Among prominent philosophers, there are two distinct viewpoints on time. Isaac Newton and some other philosophers assert that time is a fundamental part of the structure of the Universe and a dimension or plane in which events occur in relative sequence.
The opposing view as propounded by Gottfried Leibniz and Immanuel Kant is that time is neither an event nor a thing, and can neither be measured nor can it be travelled. They regard time to be an intellectual structure (together with space and number) created by humans for the convenience of defining the sequence of events.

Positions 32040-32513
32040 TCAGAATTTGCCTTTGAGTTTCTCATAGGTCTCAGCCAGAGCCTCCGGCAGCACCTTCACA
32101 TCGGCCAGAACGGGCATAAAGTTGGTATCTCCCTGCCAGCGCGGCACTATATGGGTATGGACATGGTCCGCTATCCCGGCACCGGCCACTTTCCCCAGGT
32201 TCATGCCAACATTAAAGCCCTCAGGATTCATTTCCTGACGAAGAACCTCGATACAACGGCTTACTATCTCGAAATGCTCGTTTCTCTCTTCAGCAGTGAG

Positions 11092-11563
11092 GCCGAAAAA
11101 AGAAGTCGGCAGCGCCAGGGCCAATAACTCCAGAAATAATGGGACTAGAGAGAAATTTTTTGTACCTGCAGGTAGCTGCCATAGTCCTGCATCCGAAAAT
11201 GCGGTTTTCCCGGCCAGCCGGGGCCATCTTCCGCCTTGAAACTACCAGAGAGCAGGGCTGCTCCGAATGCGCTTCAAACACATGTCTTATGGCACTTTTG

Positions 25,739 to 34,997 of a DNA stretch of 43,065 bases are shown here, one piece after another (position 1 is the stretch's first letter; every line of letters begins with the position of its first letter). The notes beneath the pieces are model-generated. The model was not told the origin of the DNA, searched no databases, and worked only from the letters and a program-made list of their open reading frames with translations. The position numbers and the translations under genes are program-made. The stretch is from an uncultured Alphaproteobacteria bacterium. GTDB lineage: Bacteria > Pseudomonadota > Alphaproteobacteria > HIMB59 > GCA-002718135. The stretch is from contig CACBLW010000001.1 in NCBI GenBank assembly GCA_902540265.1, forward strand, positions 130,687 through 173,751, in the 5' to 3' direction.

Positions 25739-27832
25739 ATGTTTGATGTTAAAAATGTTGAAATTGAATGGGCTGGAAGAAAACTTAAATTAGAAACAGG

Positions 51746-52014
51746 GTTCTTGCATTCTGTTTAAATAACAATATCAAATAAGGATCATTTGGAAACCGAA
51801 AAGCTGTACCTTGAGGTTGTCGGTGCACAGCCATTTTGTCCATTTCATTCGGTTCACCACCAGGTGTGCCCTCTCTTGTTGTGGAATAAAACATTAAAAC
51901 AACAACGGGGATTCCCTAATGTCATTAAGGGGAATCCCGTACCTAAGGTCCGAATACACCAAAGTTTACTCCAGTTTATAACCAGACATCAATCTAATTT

St. Augustine of Hippo called time a “distention” of the mind (Confessions 11.26) in which the past is based on memory, the present based on attention, and the future based on expectation. A similar view was expressed by Henri Bergson who said that time was neither a thing, nor a mental construct, but was Duration, that comprised creativity and memory that lead to reality.